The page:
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Tales From The Borderlands: Our Review

Tales From the Borderlands: Our Review

I was as disappointed as anyone that Star Wars Battlefront didn’t have a story mode.  The advertisements for the game emphasized the ability to play the game with your friends and recapture your childhood, but the game didn’t include any cooperative questing or a story of any kind.  Add that to our disappointment about Star Wars 1313 getting cancelled and we’ve been really disappointed by our options for experiencing Star Wars in video games.  That’s where Tales from the Borderlands fits right in.  Borderlands may not have the Force, or Harrison Ford, but the game’s mix of violence with humor, the integration of technology and robotics, and the fact that the Pandora would fit right in with the list of Star Wars single-biome planets makes the game feel really familiar.  If you’re looking to have a scripted Star Wars-style adventure, this might be the game for you.

Your heroes in the game are kind of a smorgasbord of questionable fashion choices.


Tales from the Borderlands takes place in a post-Handsome Jack future in which the Hyperion Corporation maintains a ominous presence over Pandora, whose residents increasingly resent the outsiders.  You play as two protagonists: Rhys – a corporate hack hoping to swindle his employer – and Fiona – a local con artist whose devotion to her sister is as endearing as her devotion to ridiculous hats is irritating.  The two characters and their friends are trying to find one of Pandora’s mysterious vaults which contain invaluable alien technology and horrifying guardian monsters.  Like the other Telltale games you’ve seen, the game is a graphic adventure in which the choices you make impact the events of the story (to some extent).  You switch between the two characters throughout the five episode adventure and the voice acting for both your heroes and all of the supporting characters is really top-notch.  The five episodes tell contained stories (2-3 hours each) with some real highpoints sprinkled throughout.

Whoever told Fiona she looks good in that hat is the true villain of this game.

As you can imagine, not all episodes are created equal.  Tales from the Borderlands starts and ends really strong, but there’s a bit of a lag in the middle.  Also, while the voice acting is amazingly good, characters themselves are kind of hit-or-miss.  Rhys and Fiona never really resonated with me;  Loader Bot, on the other hand, is an instantly memorable figure with a fun little character arc.  Pardon the mild spoilers, but Handsome Jack is a still a presence in the world of Borderlands and he proves to be one of the most interesting recurring villains in games today.  Outside the voice acting, the most surprising aspect of the game, to me, was the complete lack of puzzles.  I remember guiding Clementine and Lee through some puzzles as well as making tough choices and surviving some quicktime events (QTEs).  Borderlands is just the choices and QTEs.  If you enjoy a good story and some tests of your reflexes, then this you’ll enjoy this adventure, but don’t come looking for anything to solve.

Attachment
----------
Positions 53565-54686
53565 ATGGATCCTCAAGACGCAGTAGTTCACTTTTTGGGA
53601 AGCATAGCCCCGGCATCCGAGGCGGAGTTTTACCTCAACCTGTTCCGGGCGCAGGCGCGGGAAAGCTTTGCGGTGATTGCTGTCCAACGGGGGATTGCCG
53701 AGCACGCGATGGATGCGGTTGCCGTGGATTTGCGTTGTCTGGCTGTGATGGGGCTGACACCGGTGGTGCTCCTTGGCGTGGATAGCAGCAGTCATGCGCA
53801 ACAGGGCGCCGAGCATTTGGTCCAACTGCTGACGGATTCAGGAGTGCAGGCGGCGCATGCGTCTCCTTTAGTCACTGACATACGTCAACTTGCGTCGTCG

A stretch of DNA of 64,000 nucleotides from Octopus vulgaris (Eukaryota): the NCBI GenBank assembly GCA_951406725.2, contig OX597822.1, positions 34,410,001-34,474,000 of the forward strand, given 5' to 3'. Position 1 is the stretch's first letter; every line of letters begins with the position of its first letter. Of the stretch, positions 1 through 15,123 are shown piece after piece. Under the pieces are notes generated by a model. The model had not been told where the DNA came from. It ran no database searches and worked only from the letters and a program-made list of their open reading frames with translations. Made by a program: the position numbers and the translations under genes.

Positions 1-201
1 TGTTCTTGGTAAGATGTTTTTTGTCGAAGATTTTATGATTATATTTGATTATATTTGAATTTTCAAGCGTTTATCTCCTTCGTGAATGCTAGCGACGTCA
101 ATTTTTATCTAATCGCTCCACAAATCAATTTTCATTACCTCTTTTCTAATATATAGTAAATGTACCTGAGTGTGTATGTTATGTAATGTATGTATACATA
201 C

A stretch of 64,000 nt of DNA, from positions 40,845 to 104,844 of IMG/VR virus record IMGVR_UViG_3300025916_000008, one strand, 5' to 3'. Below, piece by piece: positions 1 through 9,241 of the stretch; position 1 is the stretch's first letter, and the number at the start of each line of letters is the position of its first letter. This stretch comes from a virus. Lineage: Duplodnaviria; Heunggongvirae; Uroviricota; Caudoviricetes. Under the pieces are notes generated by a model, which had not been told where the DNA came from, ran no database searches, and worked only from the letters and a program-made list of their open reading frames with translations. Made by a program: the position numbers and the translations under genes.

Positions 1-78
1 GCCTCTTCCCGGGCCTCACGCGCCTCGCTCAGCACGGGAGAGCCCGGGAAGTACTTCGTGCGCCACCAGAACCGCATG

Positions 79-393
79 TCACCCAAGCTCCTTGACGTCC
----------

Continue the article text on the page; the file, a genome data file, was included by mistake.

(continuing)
Dead but not forgotten, Handsome Jack frequently reminds you how cool a villain he is.

Borderlands’ – as I mentioned earlier – feels like a Star Wars movie, which means that the stakes are also a bit lower than the Walking Dead games prepare you for.  You might die (and quickly restart) in the game but – in my experience – your friends won’t die as a result of your choices (aside from one memorable, unavoidable moment).  In fact, the more you play these games, the better you get at seeing how choices might branch into different dialogue but those branches reconnect before any important events, meaning that you can make some small choices but the major events are coming no matter what you do.  You have some choice about how things happen, but not much influence about what happens.  The game does a good job of bringing back your choices in the end of the game as (SPOILERS) you assemble a team for a final battle against an impressive enemy, much like Mass Effect 2.  The potential teammates available will depend on your choices throughout your adventure.  As near as I can tell, your ability to win the battle is unaffected, but your battle gets much cooler if you have a cool team. (SPOILERS END)  The game may be a bit uneven here and there, but it does have a pretty fun final battle.

This game definitely rewards players with a pretty awesome final battle.


The story is pretty fun and definitely captures the feel of a Star Wars movie.  I also need to mention how great the audio is in this game; the game’s music is surprisingly good and the voice acting is really strong (and who knew Chris Hardwick was a such a solid voice actor?).


The story never hits the emotional highs that the Walking Dead was able to hit and the absence of any puzzles in the game mean that your essentially acting out a scripted story with the ability to shape the conversations.  As an interactive movie it can be kind of fun, but there’s just not a lot of gameplay here.


If this is your kind of game, then you should check it out.  Borderlands fans, Telltale fans, and those of us looking for a Star Wars style adventure (instead of a Star Wars style slaughter) can have a good time with this game.  Outside of that, it’s a good game but it’s not a must-have experience.

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